• Gender differences. Female organics and masculine machines.
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5. Cities as Deserts

  • Cities began to be percieved as forsaken by life/God
    • In part from organic and ecological movements
    • Compare to Sanctuary
  • Seen as morally and legally corrupt. Unsustainable and Irredeemable
    • Mankind as the agent of spiritual and environmental desertification
    • Civilisation, urbanisation and humans seen as destructive, not creative forces
  • Based on the assumption that only wild areas were sufficiently remote to be untouched by humanity. And should be left that way.
    • As centres of human activity, cities are the places most alienated by Nature
    • Wilderness became iconically good, not bad (as it had been in other metaphors)
    • Environmental management seen as destructive.
    • Unbridgeable gap (duality) between Man and Nature
      • Old idea in the west, but foreign to other cultures
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6. Cities as Vortices - Black Holes

  • Developed during the Space Race (expanding public interest in astronomy) and is also part of the cities as ecosystems view
    • Emphasised cities as all-consuming Black Holes
  • Deserts are inert and spatially isolated
    • Unless involved in expansion through a process of desertification
  • Destructive nature of cities evidenced by ecological footprints and Life-Cycle Analysis
    • Through their hinterlands, cities consume vast amounts of energy, material, labour, capital and ideas
    • Spoil huge areas with their waste
      • Emphasised by radical development theory in the 70's and 80's
  • This view offers little hope for redemption or sustainability of cities
    • Why should we bother with sustainability efforts?
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7. Cities as New Nature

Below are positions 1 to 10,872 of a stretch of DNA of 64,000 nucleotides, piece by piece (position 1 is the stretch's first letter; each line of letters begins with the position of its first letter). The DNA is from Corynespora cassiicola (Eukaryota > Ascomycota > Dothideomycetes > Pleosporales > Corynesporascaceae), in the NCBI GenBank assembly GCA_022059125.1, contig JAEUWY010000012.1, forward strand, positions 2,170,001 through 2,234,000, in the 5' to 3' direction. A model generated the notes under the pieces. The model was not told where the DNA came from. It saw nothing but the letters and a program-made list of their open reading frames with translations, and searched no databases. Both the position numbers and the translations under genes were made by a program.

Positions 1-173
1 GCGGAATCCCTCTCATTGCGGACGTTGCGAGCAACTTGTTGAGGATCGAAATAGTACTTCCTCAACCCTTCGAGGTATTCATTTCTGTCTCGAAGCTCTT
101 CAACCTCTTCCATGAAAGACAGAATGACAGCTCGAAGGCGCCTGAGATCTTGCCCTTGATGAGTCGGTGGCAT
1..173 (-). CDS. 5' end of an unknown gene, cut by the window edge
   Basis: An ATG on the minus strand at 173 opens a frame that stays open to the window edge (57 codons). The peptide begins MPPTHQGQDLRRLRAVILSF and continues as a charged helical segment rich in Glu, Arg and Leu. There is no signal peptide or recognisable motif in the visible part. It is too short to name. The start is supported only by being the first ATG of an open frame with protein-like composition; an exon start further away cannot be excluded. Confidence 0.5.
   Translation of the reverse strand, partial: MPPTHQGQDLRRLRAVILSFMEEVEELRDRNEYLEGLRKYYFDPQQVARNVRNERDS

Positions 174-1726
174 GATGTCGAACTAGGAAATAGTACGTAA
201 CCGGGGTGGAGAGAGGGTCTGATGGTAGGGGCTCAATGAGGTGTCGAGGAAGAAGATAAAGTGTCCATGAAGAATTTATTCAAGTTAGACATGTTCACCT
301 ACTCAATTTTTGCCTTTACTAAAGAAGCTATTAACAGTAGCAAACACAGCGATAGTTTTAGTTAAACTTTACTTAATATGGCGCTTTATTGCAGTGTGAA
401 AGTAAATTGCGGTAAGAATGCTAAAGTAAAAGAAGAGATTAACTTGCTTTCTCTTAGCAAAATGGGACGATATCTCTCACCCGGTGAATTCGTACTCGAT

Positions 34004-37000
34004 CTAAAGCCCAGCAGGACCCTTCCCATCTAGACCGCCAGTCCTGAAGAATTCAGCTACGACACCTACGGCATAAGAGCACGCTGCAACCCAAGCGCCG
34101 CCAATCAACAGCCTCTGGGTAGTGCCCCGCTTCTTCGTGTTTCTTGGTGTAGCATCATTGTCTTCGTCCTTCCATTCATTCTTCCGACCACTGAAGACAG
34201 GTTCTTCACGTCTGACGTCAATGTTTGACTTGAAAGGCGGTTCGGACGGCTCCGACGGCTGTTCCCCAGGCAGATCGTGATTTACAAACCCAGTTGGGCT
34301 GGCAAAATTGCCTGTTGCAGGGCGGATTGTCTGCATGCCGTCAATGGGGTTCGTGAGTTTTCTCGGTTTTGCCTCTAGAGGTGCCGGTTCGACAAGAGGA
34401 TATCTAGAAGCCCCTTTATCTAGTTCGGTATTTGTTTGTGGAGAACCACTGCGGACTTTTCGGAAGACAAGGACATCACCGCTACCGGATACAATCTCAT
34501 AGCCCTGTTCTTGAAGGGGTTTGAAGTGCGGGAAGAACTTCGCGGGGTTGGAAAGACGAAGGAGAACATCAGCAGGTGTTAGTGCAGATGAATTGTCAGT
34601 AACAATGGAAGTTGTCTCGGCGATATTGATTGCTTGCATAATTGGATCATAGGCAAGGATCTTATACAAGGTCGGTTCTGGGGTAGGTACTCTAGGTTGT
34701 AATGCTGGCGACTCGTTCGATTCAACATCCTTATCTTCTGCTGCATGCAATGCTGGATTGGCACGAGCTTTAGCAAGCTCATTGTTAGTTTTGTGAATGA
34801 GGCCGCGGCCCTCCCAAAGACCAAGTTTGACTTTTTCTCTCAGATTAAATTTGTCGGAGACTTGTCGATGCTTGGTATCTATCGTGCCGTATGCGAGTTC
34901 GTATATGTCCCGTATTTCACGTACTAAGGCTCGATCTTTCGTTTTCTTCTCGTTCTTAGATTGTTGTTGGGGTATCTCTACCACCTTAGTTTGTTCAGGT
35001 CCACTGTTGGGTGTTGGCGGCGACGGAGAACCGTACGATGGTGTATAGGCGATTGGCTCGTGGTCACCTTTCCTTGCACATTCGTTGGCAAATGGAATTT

• An alternative and more recent idea.
    • A challenge to the idea that cities lack biodiversity
    • Rejection of the old ideas and binaries (Man vs. Nature)
    • Rediscovery of the natural history of cities


  • Are biodiverse due to habitat diversity
  • Have abundant and healthy flora and fauna because of reliable resources and less predators
    • Protect some rare and endangered species.
    • Contain species long adapted to humans
  • Offer great opportunity for conservation
  • Offer the largest engagement with nature
  • Are ecologically dynamic
  • Are subject to natural or near natural environment processes
  • Need environmental management
  • Misleadingly seen as the only site of human disturbance
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Mixed Metaphors

  • Today western perceptions are influenced by all of the potentially compteting metaphors
  • The conflict between the desert and new nature views poses fundamental challenges for environmental management and notions of sustainability
    • If a city is a bastion of nature then doesn't it reduce the value of wilderness for nature conservation and human engagement with nature?
  • The conflict stems from the differences between nature of nature, nature of knowledge and the nature of truth
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  • If a city remains a biological desert or a vortex, and continues to exploit nature
    • Possibilities of it being environmentally sustainable are low
  • The machine analogy is more contradictory
    • Promises progress or decline depending on your view of technology.
    • Machines are not inherently sustainable (linear systems
      • Technology viewed by some critics as inappropropriate
  • Alternatively, the dualism between city and nature may be entirely misleading.
    • The prospects for sustainability may be greater than we currently imagine.
      • Something entirely different?